In my mid-thirties I began having a recurring dream that involved me opening a door in my home and finding all these hidden rooms. I’d wander around, thinking, “how could I not have known about this?” The rooms were always dusty, dimly lit, cluttered with junk. I entered with trepidation, but elated at the possibility of all that space. I’d wake feeling sad, like I’d lost something important.
Life was good in my thirties; I got married, began a challenging career as a high school teacher and fell effortlessly into the dance of domesticity; my husband and I stripped wallpaper and painted a new home, cooked healthy food, worked, paid bills, exercised. We were content.
But at night, I’d get lost in those rooms, feeling anxious and excited at my discovery, thinking, “a little paint here, some bookshelves there…,”then the somber realization upon waking.
Something was missing in my life, but what?
There were times in my thirties where I’d feel the same unease and elation that I experienced in those dreams; when my husband I would write songs together, when I’d get an idea for a short story or when I’d read a really great book, visit a museum or see a thought-provoking film.
It didn’t occur to me overnight, but at some point I realized that the emotions inspired by these brushes with creativity were reminiscent of the anything-is-possible feeling I had in my twenties.
The summer after I graduated college, my head was bursting with plans and possibilities. I started writing a novel, searching for a job in communications and thinking about who I wanted to be in the future.
In the future!
I’d be a published author, a world-traveller and all the other things I knew I could be: adventurous and curious and artistic, and I’d throw dinner parties and meet interesting people and meander around big cities. I’d sit at cafes reading poetry or learn to make art.
When I thought about the future. I meant by thirty. By thirty, I’ll do this or accomplish that.
As my twenties progressed, the quest for my dreams became arduous. I didn’t have a ton of confidence, and I didn’t really know how to make myself be all those things.
Not that I didn’t make half-hearted attempts. Like that time I almost took a fiction writing class. Or the time I joined the Appalachian Mountain Club, determined to become outdoorsy, attended one local meeting and became the recipient of a decade of mail I’d never read. Or when I wrote one short story that was rejected by one publication. I thought about traveling, but couldn’t justify spending the money. I thought about being adventurous, but mostly sat on my couch watching TV.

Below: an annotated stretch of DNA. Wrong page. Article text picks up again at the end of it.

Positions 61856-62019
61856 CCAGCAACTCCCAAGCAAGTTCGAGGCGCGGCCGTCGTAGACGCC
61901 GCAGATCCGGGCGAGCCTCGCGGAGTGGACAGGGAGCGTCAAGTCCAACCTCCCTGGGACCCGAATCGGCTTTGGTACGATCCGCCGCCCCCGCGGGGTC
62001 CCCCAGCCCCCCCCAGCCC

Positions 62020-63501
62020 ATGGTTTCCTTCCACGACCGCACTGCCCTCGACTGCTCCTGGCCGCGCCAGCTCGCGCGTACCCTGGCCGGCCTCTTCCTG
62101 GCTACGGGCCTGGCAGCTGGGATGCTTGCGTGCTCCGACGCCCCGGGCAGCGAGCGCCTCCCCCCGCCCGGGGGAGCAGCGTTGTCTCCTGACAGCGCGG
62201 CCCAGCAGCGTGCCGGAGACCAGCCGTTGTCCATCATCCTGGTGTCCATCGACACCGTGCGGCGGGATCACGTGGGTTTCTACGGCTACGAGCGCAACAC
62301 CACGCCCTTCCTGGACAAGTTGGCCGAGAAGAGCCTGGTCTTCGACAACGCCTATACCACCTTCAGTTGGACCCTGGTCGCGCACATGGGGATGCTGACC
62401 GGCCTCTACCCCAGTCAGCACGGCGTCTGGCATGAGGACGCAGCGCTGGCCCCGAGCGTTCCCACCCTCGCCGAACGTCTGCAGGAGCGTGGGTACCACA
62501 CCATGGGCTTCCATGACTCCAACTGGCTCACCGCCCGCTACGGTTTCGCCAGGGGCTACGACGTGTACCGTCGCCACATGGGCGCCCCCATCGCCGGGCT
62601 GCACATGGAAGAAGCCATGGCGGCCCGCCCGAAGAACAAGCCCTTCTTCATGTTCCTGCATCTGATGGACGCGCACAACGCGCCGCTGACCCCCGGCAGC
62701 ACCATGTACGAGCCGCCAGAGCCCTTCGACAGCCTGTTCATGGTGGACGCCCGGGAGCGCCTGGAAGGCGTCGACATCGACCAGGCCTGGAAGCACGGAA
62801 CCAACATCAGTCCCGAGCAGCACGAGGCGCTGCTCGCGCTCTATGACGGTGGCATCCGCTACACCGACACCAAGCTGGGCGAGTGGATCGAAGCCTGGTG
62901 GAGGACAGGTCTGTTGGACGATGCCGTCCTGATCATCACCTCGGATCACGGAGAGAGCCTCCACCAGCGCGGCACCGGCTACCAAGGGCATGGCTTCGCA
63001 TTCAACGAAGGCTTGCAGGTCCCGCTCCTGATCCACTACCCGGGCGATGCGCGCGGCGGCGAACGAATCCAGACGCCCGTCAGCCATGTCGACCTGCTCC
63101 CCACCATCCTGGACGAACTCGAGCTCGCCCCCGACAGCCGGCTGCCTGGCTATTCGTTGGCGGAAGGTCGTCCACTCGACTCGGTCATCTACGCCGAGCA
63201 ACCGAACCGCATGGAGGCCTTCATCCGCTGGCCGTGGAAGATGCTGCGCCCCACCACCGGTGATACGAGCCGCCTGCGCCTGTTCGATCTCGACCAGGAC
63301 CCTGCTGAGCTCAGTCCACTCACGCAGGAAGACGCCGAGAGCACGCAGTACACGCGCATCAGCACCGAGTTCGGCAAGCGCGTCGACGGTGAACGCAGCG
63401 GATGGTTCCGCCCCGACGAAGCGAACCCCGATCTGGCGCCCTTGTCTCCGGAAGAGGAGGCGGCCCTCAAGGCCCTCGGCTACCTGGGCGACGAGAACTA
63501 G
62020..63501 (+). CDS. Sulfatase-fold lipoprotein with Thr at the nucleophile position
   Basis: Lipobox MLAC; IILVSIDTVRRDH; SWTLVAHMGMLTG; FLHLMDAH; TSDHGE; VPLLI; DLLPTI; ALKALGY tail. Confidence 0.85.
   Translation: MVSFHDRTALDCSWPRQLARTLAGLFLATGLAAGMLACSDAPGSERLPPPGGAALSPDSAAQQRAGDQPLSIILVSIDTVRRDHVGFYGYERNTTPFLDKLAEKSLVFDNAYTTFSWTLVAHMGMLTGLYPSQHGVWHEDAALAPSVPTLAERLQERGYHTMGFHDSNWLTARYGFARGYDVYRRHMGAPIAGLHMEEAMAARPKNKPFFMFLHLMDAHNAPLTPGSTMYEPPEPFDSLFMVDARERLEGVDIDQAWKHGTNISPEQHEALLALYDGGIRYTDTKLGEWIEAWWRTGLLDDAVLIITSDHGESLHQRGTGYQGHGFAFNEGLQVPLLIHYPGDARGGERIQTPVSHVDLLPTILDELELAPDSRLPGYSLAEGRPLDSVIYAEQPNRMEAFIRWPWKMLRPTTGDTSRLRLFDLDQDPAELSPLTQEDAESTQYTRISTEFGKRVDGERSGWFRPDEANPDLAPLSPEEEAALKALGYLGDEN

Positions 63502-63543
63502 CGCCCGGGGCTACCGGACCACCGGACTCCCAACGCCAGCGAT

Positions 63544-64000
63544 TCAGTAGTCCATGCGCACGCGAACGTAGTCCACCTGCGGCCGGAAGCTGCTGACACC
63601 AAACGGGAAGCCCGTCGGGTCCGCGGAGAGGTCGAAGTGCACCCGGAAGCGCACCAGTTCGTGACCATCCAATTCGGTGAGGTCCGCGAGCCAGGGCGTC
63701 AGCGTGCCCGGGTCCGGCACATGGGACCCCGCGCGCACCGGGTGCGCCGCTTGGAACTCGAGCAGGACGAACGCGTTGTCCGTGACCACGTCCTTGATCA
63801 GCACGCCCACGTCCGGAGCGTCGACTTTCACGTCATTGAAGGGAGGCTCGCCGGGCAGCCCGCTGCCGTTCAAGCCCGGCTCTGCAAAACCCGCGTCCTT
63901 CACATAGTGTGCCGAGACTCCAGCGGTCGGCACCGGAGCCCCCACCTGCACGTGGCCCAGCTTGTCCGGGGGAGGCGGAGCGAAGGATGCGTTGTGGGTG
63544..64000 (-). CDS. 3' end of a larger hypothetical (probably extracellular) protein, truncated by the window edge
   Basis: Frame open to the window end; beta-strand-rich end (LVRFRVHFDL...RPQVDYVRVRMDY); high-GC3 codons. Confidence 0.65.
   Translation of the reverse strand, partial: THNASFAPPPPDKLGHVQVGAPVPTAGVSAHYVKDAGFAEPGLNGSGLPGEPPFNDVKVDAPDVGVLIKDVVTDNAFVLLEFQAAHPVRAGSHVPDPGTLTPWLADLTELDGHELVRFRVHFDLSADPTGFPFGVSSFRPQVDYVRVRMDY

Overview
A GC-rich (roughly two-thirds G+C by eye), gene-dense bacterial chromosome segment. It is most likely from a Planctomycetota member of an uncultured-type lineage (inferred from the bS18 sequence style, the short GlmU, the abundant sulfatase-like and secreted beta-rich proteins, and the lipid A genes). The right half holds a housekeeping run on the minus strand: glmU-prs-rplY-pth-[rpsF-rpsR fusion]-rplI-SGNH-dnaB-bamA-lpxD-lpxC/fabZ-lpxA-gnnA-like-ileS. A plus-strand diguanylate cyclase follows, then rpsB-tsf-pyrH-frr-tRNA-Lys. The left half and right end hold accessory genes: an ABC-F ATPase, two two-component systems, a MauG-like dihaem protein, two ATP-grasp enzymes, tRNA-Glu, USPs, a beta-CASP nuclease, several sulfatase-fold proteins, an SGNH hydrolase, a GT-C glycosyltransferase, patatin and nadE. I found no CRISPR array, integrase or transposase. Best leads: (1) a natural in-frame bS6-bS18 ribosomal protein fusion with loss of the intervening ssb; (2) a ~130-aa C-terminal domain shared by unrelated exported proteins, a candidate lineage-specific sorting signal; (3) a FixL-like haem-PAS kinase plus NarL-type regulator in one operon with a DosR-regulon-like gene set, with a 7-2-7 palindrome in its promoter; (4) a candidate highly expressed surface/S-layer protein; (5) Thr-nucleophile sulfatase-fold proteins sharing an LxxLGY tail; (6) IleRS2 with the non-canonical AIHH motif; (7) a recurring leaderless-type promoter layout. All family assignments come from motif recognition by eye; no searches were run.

Then my thirties came and I began wandering secret rooms in my dreams.
By the time I turned forty, all that “adulting” left me feeling flat, an undeveloped character in my own story.
One summer afternoon, as I picked through the hard drive on my computer, I came upon some unfinished stories, ones I began writing in my thirties, only to be abandoned for some more rational task.
I finished those stories, then I started writing every day.
Somehow, someway, that was the spark I needed. Over the next few years, something truly miraculous unfolded; the other dreams and plans I had back in my twenties came out into the light.
I’m calling it “my second-twenties.” My own personal renaissance.
Today, I’m on the way to becoming the writer I wanted to be. I’ve also become a runner. I’ve started hiking too, so I guess you could call me outdoorsy. I’m taking my first ever art class. I throw kick-ass dinner parties. One early winter day, I found myself riding a bicycle with two friends through the streets of Manhattan. Two months ago, a friend and I were chatting with strangers on the metro in Prague. Twenty-something-year-old me would be so proud.
And there’s so much more I want to do.
Opening those abandoned files on my computer led me to discover what Martha Beck, life-coach and author, calls “the essential self.” That was what was hiding in those dusty rooms.
Is youth wasted on the young? Maybe youth belongs to all of us.
A friend of mine recently took up painting. He creates pieces with such vibrant colors I can’t help but feel instant happiness when I look at them. He’d never painted before, but somewhere deep inside, he was a painter. How amazing is that?
“Ageing is an extraordinary process whereby you become the person you always should have been.” David Bowie said that.
We owe it to ourselves to wander through those secret rooms and find out who we really are.
And then we should open our hearts and minds to the unease and elation of possibility.